Re: More Political Stuff

> Sean Middleditch wrote:
> > Let's rephrase that then:  Linux isn't ready to be the desktop for
> > average moron.
> Should it be?
> I don't think the current window-icon-mouse-pointer idea is appropriate
> for people who want to "get stuff done" without learning anyuthing
> more about the tool than they have to.
> What is the average ink flow in mm^3/sec of a ball point pen?  Why
> can I write with one without knowing who makes the ink?
> So the arguments should not perhaps be about whether your great-grandmother
> can install gnome and linux, nor whether Debian or Open BSD is better for
> your three-year-old boy, but instead whether it's good for someone in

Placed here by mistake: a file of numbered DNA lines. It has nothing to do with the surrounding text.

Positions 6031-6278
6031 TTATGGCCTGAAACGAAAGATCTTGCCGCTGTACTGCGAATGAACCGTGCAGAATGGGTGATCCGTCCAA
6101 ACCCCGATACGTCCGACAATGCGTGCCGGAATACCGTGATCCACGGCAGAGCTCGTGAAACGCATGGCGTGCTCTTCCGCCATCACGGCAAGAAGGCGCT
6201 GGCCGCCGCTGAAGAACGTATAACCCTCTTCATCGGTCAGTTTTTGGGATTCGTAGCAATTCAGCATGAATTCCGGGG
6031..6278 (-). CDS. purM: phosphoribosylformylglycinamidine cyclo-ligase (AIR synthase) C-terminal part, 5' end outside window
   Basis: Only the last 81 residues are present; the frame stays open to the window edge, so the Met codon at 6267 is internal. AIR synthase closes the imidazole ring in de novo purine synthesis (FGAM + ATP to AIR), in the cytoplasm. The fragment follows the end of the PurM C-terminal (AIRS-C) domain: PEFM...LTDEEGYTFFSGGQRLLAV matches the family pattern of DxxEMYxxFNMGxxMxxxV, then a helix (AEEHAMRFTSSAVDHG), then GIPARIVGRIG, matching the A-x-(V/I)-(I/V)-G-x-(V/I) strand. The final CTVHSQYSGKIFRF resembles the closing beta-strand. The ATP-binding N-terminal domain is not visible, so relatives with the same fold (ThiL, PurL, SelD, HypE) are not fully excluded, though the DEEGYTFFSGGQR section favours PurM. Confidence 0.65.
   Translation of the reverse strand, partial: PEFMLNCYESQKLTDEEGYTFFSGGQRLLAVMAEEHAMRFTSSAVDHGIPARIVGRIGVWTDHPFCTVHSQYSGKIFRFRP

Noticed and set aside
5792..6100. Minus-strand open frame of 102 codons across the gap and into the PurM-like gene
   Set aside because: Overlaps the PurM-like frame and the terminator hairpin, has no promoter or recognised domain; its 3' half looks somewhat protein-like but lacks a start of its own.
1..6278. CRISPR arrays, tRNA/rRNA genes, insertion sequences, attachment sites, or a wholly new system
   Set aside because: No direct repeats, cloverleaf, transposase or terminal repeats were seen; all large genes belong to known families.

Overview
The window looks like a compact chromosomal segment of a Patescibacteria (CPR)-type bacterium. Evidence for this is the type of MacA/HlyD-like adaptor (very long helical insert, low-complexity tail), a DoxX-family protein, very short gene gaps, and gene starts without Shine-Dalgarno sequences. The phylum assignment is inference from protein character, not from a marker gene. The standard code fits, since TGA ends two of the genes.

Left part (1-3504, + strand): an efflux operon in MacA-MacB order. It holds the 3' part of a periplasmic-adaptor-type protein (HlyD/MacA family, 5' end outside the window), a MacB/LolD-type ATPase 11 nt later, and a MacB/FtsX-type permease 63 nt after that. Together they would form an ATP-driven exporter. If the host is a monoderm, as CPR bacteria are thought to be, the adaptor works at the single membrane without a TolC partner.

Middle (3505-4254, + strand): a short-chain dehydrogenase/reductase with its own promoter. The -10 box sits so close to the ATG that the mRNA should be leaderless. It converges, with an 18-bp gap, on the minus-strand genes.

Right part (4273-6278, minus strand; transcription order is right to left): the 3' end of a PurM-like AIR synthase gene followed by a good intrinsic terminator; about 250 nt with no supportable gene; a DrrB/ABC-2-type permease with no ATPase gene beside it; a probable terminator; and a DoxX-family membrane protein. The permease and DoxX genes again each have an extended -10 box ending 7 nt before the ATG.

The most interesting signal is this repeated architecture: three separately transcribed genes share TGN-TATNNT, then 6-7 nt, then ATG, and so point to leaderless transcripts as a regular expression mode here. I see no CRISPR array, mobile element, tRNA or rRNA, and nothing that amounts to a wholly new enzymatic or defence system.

> a plausible target demographic.  A college student, say, or someone at
> high school/VIth Form.
> Gnome is a small step forward, perhaps, but an important one.

I was saying that we can't make GNOME an answer for everything.  We can
make GNOME as pretty and whatnot as we want for the average, but it
isn't going to help.  The power and structure is a lot more important
than cosmetics, and gettings certain things together for little purpose
(how I still view the StarOffice thing, no matter what: I guess I just
hate StarOffice).

> Ankh / Lee
> -- 
> Liam Quin - Barefoot in Toronto - -
> Ankh:
> author, The Open Source XML Database Toolkit, Wiley, August 2000
> Co-author, The XML Specification Guide, Wiley, 1999

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